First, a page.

Physical Memory Is Transferable

The transfer of physical memory from one individual to another is the function of DISfunction.

It’s why there is stress in life. Organisms are carriers of an emotional charge more than they are of genes. Lamarck was wrong about the mechanics of evolution, but he was right that evolution happens in real time. “We are all netted” by way of physical memory. It is an emotional charge that moves through an ecosystem and changes the environment by how it influences the behavior of organisms. Physical memory is the basis of all emotional interactions and relationships.

Whenever we deal with resistance, we relive our physical memories. Physical memories allow interactions to EVOLVE into relationships.

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Published December 7, 2013 by Kevin Behan
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2 responses to “Physical Memory Is Transferable”

  1. Sundog Fitz says:

    Hi Kevin, It seems the discussion in the articles is about how smell evoked a “negative” sensitivity/memory which makes me wonder if it is somehow easier or more measurable to observe than a “positive” sensitivity/memory (for example, the smell of certain perfume makes me feel content because I remember it from when my grandmother hugged me). And then this leads me to the question of aversion training; is it more “effective” because it evokes fear or negativity? And from a Darwinian perspective, does the negative sensitivity/memory have a deeper imprint or is it more easily recalled because of its survival function? All rhetorical questions unless you have some thoughts.

  2. kbehan says:

    Smell bypasses the CNS more than any other sense, it goes right to the gut, the most primal emotional level. (See Luca Turin and the quantum dimension of smell). But our impressions of form coalesce within the CNS and crystallize around the “negative.” So even one’s fond memories of a loved one are predicated in terms of the negative, because in addition to pure love there was the issue of remaining in that person’s love, and the degree of safety one felt in the presence of such a loved one since we exist in a perpetual and default state of tension. Your grandmother was like a boulder in the bed of a raging river, the young child like a fish able to find shelter in the lee of her wake. (With such a refuge, then one can rise into the turbulence for the thrill of it feeling that there is a refuge nearby.) So by achieving emotional equilibrium with someone (grounding out the balance issue which is the source of tension) that person then becomes intimately affiliated with emotional flow, i.e. Love. So all emotional memories no matter how good they are, are nevertheless “tagged” with a negative, i.e. the negative-as-access-to-the-positive because this is how the animal mind computes putting one foot in front of another or engaging in any interaction no matter how lofty or high level. What makes an emotional memory “good” is the flow dynamic, as opposed to the negative (predatory) aspect of how our mind perceives and makes a construct of reality. Equally, what makes a bad memory “bad” is the lack of flow, the collapse of a state of attraction, the negative-denying-access-to-the-positive: not specifically that the memory had a negative component to it. Hope this is clear and thanks for the question.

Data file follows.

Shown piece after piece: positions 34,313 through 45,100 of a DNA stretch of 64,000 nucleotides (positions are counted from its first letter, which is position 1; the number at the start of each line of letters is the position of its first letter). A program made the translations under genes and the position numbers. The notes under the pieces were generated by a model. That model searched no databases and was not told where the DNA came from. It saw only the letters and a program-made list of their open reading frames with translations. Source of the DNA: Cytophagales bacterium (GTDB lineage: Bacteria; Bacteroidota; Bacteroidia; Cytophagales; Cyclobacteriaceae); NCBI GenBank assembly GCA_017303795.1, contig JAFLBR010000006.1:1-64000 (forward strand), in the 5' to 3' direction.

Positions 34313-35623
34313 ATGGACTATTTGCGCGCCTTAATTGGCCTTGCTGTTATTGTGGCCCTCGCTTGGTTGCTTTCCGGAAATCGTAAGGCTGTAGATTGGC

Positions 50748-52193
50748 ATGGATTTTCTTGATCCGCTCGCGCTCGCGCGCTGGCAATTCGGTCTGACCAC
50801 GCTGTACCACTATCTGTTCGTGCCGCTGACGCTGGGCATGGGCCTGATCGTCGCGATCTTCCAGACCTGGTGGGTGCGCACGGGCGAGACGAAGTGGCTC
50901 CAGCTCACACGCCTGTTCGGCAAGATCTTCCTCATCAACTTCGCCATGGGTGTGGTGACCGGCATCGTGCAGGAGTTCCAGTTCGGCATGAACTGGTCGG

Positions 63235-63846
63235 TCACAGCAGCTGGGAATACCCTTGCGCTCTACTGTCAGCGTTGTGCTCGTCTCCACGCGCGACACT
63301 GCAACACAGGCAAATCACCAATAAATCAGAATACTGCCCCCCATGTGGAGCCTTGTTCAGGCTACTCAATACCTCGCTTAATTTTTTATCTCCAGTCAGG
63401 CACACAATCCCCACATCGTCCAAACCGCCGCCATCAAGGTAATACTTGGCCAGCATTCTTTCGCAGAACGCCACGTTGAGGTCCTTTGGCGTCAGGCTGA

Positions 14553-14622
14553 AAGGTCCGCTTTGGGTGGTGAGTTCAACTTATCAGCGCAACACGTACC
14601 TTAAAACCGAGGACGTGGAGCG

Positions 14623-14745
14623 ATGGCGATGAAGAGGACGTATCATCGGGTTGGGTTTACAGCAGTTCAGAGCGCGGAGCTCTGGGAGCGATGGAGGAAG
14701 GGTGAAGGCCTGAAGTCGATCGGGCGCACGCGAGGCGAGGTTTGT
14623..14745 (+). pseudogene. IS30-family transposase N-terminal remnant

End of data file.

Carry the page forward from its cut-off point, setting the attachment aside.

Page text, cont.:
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Books about Natural Dog Training by Kevin Behan

In Your Dog Is Your Mirror, dog trainer Kevin Behan proposes a radical new model for understanding canine behavior: a dog’s behavior and emotion, indeed its very cognition, are driven by our emotion. The dog doesn’t respond to what the owner thinks, says, or does; it responds to what the owner feels. And in this way, dogs can actually put people back in touch with their own emotions. Behan demonstrates that dogs and humans are connected more profoundly than has ever been imagined — by heart — and that this approach to dog cognition can help us understand many of dogs’ most inscrutable behaviors. This groundbreaking, provocative book opens the door to a whole new understanding between species, and perhaps a whole new understanding of ourselves.
  Natural Dog Training is about how dogs see the world and what this means in regards to training. The first part of this book presents a new theory for the social behavior of canines, featuring the drive to hunt, not the pack instincts, as seminal to canine behavior. The second part reinterprets how dogs actually learn. The third section presents exercises and handling techniques to put this theory into practice with a puppy. The final section sets forth a training program with a special emphasis on coming when called.
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